The Southwestern Historical Quarterly, Volume 76, July 1972 - April, 1973 Page: 103
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the home of Zuber's parents in Grimes County where he related to
them the famous episode of how the hero Travis made a fervent
speech to his men, drew a line with his sword, and invited his fol-
lowers to chose between crossing the line and dying with him or not
crossing the line and attempting escape. Young Zuber, so his story
goes, was himself away fighting in Sam Houston's Texas Army and
not at home when Rose arrived and told of his escape. But hearing
Rose's tale from his parents, Zuber committed it and Travis's famous
speech to memory, and in 1871, thirty-five years after the event, wrote
it down for posterity and sent it off to be published in the Texas
Almanac. Zuber's article is the major source for Rose's escape, and the
sole source for Travis's line and speech.
Texas historians and interested students have debated ever since
the authenticity of the Zuber article, which, to be frank, violated
nearly all the canons by which we judge the credibility of historical
evidence. Consequently, most of the reliable Texas historians-George
P. Garrison, Eugene C. Barker, and Rupert N. Richardson, to name
three-have either discredited or ignored it. But now, to compound
the Zuber dilemma, the University of Texas Press publishes Zuber's
manuscript memoirs "My Eighty Years in Texas" and reprints with
it his "An Escape from the Alamo."
Zuber's "Eighty Years in Texas" was allegedly based on diaries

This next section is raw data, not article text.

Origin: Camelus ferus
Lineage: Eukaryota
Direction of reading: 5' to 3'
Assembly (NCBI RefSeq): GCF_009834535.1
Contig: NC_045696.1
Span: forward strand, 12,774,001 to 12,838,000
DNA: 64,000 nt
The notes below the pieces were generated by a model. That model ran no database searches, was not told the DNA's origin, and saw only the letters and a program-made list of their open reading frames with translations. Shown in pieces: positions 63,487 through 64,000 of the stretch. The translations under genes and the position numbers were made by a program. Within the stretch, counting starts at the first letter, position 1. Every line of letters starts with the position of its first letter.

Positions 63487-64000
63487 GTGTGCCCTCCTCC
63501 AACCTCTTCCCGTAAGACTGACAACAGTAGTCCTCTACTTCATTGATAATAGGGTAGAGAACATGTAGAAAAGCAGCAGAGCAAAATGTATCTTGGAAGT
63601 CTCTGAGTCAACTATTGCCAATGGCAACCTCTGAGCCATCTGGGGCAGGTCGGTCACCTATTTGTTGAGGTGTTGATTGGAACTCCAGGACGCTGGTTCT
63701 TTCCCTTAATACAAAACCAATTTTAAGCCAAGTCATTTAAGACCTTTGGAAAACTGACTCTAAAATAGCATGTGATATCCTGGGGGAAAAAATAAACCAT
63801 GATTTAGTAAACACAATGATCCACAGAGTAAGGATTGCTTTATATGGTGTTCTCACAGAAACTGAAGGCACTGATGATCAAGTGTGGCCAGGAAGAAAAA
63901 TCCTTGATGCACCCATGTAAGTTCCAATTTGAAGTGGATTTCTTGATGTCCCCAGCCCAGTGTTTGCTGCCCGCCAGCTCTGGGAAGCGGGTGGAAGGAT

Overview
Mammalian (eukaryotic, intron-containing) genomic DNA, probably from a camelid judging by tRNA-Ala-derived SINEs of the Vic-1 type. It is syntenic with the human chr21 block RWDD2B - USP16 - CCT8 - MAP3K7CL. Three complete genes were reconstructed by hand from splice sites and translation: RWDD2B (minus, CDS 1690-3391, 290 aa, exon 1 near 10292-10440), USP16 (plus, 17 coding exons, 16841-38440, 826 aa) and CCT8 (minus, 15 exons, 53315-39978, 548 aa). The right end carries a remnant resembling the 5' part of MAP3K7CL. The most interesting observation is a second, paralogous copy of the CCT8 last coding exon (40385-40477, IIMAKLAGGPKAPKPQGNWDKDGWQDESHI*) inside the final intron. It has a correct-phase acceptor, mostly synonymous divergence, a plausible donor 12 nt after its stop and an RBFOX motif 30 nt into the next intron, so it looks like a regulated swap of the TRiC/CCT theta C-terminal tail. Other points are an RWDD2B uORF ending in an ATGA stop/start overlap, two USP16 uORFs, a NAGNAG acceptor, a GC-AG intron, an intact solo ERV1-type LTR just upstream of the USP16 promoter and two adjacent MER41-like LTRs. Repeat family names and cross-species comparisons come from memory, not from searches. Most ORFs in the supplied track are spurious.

which he kept during his lifetime. We are told, however, that he
ruined one "by spilling ink on it," that he "lost" another, and that
while some of his "diaries and personal memoranda are said still to
be in existence" none is in any Austin archive or in the Zuber
family's possession. All this raises serious question about the relia-
bility of the book at hand, but, incredibly, the editor, who has Zuber
family ties, bothers nowhere in it to cite official records to authenti-
cate the manuscript and to assure us that the controversial Zuber
actually served in the Texas Revolutionary Army and in the Con-
federate Army. Zuber said he served in both, but no contemporary
rosters or records are cited to substantiate it. Competent editing
could have remedied this.
Assuming that Zuber's memoirs are not a fraud, they are at best
uneven in quality and coverage and thus limited in value as a source.
He supposedly "transcribed his diaries and his memories" in the
last three years of his life, when he was over ninety, which would
account for the unevenness of the book. Careful editing and maps
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Texas State Historical Association. The Southwestern Historical Quarterly, Volume 76, July 1972 - April, 1973, periodical, 1973; Austin, Texas. (texashistory.unt.edu/ark:/67531/metapth101202/m1/121/: accessed April 27, 2017), University of North Texas Libraries, The Portal to Texas History, texashistory.unt.edu; crediting Texas State Historical Association.